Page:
An experimental vaccine designed to combat cocaine addiction demonstrated some promising results in a small human trial. Scientists in Texas say that the vaccine triggers the production of antibodies that bind to drug molecules, making them too big to enter the brain. But the trial was hardly an unqualified success.
About four out of every 10 volunteers that received all five doses of the vaccine experienced a buildup of the antibodies and half of that lot markedly reduced their use of cocaine compared to the placebo group. But about a quarter of the vaccine group failed to develop an appreciable amount of antibodies, leading the study's lead investigator to remark that more work remains to be done to develop an ideal jab. It also spurred some speculation that the resistant subjects may have been smoking crack.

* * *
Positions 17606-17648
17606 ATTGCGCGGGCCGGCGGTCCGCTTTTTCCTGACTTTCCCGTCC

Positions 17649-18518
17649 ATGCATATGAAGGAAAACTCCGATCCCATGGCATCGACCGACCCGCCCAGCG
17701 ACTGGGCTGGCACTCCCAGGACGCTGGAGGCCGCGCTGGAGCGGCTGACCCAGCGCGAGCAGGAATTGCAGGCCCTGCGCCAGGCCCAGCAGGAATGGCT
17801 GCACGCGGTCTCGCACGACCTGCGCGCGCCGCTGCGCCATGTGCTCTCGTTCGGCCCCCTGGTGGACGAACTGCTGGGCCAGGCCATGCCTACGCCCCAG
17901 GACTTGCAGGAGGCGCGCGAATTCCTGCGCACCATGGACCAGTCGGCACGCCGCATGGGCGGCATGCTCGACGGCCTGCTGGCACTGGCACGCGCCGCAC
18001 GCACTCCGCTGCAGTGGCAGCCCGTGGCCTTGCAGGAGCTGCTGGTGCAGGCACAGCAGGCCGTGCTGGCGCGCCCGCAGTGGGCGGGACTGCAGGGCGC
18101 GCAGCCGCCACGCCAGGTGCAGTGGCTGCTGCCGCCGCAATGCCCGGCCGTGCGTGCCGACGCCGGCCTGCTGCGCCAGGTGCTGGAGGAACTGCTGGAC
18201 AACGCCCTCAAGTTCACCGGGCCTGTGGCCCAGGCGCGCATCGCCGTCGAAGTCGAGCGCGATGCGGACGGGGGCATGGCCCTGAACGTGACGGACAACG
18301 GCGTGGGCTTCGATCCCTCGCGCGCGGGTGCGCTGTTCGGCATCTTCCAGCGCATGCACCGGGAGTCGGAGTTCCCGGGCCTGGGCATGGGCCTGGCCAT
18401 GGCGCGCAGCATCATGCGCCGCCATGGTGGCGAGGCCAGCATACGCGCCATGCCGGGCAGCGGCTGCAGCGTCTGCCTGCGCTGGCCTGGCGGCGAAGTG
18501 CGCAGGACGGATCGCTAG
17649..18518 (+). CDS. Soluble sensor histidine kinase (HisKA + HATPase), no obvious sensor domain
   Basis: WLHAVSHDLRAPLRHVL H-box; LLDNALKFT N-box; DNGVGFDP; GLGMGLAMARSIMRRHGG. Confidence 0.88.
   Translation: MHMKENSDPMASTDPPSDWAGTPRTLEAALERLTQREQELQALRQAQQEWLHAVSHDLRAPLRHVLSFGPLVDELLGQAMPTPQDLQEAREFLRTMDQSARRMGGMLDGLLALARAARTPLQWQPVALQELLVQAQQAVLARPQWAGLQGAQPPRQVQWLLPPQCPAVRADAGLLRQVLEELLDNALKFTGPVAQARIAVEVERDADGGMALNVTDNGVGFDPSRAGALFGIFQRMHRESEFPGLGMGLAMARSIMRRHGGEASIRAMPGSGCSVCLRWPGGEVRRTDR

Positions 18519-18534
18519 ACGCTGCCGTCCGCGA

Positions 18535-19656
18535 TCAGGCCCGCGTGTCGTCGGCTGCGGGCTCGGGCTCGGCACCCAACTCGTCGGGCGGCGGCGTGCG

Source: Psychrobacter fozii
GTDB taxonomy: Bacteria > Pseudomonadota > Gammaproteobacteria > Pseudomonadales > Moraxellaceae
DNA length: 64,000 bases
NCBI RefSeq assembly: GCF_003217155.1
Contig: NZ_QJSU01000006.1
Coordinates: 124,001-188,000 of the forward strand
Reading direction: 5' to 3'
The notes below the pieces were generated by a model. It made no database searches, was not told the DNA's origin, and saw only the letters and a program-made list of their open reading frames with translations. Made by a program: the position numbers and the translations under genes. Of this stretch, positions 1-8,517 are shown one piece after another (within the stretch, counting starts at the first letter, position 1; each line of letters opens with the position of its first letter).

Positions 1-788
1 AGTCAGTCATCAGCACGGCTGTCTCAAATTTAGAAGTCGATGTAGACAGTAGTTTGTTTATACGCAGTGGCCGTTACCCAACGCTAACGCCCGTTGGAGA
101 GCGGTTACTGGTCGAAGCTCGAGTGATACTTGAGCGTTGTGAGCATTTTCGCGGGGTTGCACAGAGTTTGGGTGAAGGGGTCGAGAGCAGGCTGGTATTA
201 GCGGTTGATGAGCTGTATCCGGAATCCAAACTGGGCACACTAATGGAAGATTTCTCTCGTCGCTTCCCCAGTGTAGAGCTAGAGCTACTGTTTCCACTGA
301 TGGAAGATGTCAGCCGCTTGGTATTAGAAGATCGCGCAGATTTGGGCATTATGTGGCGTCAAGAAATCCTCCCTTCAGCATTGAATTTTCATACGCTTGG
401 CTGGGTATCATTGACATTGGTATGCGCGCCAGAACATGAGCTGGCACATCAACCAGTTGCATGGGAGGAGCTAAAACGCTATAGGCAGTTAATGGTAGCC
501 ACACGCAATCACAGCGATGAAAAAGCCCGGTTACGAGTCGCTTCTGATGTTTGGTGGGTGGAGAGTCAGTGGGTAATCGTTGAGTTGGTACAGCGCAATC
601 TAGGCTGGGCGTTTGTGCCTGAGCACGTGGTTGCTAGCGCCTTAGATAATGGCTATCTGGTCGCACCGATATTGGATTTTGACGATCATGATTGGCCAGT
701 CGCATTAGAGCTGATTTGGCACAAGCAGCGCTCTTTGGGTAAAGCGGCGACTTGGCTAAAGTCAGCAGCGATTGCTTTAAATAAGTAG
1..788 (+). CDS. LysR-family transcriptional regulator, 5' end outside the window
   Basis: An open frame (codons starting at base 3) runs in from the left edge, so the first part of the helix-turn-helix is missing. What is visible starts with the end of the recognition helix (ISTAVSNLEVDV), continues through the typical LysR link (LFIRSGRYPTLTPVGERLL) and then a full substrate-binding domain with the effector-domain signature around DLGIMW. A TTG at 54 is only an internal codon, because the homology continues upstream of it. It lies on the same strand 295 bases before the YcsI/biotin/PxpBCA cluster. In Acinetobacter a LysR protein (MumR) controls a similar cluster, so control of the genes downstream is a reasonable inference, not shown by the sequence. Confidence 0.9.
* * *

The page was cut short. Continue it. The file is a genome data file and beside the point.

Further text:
Researchers said that they also observed another drawback. The vaccine reduced the euphoric effect associated with the drug, but didn't stop addicts from craving the drug. That led them to believe that the vaccine would not work for someone with a fully developed addiction. A much bigger study scheduled for early next year will enroll about 300 addicts to further test the vaccine's usefulness.
"Vaccines are one of our top priorities," says Dr. Nora Volkow, director of the National Institute on Drug Abuse, which is financing the clinical trials.